Opinion: Problems and Opportunities Emerge From Shifts in China’s Exports by Vincent Chan
By Vincent Chan
More and more, it is looking like China will no longer be able to chiefly depend on shipping the products that helped turn it into an export powerhouse to its traditional markets to maintain its status as a trade superstar.
The pick-up in Chinese exports to emerging markets, particularly the members of the Association of Southeast Asian Nations (ASEAN), holds some promise, but there are several good reasons why the bloc will not be able to completely replace the European and American markets for China.
In the coming years, the country will remain an exporting power, with new-energy vehicles (NEVs) and related products being the driving force behind its export growth.
Starting in the early 1990s, China’s bread and butter in trade was exporting electronics and light industrial products to the European and U.S. markets. This has been changing over the past few years, and the trend has grown all the more evident this year.
In the first four months of 2023, China’s exports of high-tech products — mainly electronics and electronic components — fell 13.4% in dollar terms from the same period in 2022. Meanwhile, exports of textiles declined 8% year-on-year.
There has also been a notable shift in the destinations of China’s exports. During the January-April period, goods exports to the U.S. slid 14.3% year-on-year. Exports to the European Union fared slightly better but still slipped 4.3% year-on-year.
The significance of ASEAN as an export market for China has rapidly increased. In the first four months this year, China’s exports to the bloc grew to $185 billion, a 15% year-on-year jump.
ASEAN has now become China’s largest export market. However, because ASEAN is less economically developed than Europe or the U.S. — with a lower per capita GDP — its share of China’s electronics and other consumer goods exports is lower than either Europe or the U.S. Also, due to its geographic proximity to China, ASEAN imports a considerable amount of bulk raw materials from China, which otherwise would have generated higher transportation costs.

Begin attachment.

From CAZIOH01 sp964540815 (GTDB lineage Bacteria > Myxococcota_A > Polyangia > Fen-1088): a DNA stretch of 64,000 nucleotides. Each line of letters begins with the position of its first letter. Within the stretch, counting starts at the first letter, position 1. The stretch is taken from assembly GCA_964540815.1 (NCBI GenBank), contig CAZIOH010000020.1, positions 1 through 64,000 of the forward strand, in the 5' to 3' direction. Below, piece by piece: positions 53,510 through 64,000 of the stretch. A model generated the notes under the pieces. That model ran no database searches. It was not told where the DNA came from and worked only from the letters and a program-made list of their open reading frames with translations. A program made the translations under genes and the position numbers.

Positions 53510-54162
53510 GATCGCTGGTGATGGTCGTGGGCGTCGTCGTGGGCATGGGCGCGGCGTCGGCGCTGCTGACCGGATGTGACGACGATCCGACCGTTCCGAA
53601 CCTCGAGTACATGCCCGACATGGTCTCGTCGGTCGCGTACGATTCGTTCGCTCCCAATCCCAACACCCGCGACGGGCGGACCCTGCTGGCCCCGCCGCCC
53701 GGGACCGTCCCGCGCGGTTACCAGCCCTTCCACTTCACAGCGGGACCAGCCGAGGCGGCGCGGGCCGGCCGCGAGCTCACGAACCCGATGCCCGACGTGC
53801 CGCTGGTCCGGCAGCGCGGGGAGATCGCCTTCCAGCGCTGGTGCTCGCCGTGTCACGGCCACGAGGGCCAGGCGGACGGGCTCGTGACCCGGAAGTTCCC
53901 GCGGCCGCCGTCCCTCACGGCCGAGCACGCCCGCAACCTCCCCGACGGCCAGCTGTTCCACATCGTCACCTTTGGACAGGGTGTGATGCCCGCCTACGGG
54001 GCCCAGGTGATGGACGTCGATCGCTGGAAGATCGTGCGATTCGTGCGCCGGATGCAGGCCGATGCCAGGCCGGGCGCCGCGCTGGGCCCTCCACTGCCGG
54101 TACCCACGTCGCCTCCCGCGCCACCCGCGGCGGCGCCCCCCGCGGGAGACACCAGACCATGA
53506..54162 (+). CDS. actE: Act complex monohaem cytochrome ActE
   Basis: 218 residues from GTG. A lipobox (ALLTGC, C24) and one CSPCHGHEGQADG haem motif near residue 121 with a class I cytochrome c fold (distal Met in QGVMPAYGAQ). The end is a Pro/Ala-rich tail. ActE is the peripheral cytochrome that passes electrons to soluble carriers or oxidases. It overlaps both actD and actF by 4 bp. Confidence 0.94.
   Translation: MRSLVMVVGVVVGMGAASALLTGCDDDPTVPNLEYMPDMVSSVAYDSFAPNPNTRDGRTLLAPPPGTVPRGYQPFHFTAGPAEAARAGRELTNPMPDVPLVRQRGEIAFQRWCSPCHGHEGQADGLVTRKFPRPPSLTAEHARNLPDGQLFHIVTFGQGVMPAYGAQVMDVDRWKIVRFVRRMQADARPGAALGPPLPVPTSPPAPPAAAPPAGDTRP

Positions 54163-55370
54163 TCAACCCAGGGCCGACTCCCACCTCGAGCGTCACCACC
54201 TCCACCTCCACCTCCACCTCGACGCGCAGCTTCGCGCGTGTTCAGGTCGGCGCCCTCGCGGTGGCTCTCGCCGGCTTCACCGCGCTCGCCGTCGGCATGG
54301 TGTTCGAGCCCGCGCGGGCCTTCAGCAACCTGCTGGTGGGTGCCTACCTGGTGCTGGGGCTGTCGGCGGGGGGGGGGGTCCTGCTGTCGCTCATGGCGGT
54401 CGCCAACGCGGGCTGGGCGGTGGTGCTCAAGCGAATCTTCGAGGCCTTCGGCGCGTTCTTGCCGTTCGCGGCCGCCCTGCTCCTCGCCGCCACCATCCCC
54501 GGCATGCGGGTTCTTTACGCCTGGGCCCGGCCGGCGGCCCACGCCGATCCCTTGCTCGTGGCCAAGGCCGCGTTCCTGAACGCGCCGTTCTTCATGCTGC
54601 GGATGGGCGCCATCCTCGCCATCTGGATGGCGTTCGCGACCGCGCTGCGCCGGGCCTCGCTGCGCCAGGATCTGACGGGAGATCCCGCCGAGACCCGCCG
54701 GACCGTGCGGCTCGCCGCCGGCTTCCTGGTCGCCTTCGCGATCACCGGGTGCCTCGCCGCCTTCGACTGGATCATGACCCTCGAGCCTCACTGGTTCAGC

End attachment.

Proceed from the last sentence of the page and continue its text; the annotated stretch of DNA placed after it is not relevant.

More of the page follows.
In the long term, ASEAN presents both opportunities and challenges for China. On the one hand, a growing ASEAN economy would mean greater demand for Chinese products. On the other hand, the bloc is also emerging as China’s major competitor in exporting to Europe and the U.S. As more midstream and upstream production lines shift to Southeast Asia, ASEAN’s demand for China’s semi-finished products will gradually decline.
In terms of products, growth in China’s exports of automobiles and batteries, especially those used in NEVs, stood out. From January to April, auto exports shot up 104% year-on-year by value, while storage battery exports rose 65%. In recent years, exports of these two products have grown rapidly, and growth in NEV exports has outpaced that in exports of conventional vehicles.
Chinese automobile exports, especially exports of NEVs and related products such as batteries, are poised to play a pivotal role in driving the country’s export growth. China’s NEV industry has a lot of potential considering its technology is only slightly behind competitors in developed economies — and it is even ahead in some areas. Moreover, the vast domestic demand for NEVs allows China to achieve significant economies of scale, further enhancing the competitiveness of its exports.
In terms of other products, China’s exports of chemical and steel products have grown rapidly over the past couple of years, particularly to neighboring countries. China possesses certain advantages in exporting bulk commodities, such as its considerable amount of efficient new production capacity. However, China’s reserves of petroleum and iron ore are limited. If the country were to expand its chemical and steel exports, it would need to import petroleum and iron ore in large quantities. Therefore, in the long term, chemical and steel products are unlikely to become major drivers of China’s goods exports.
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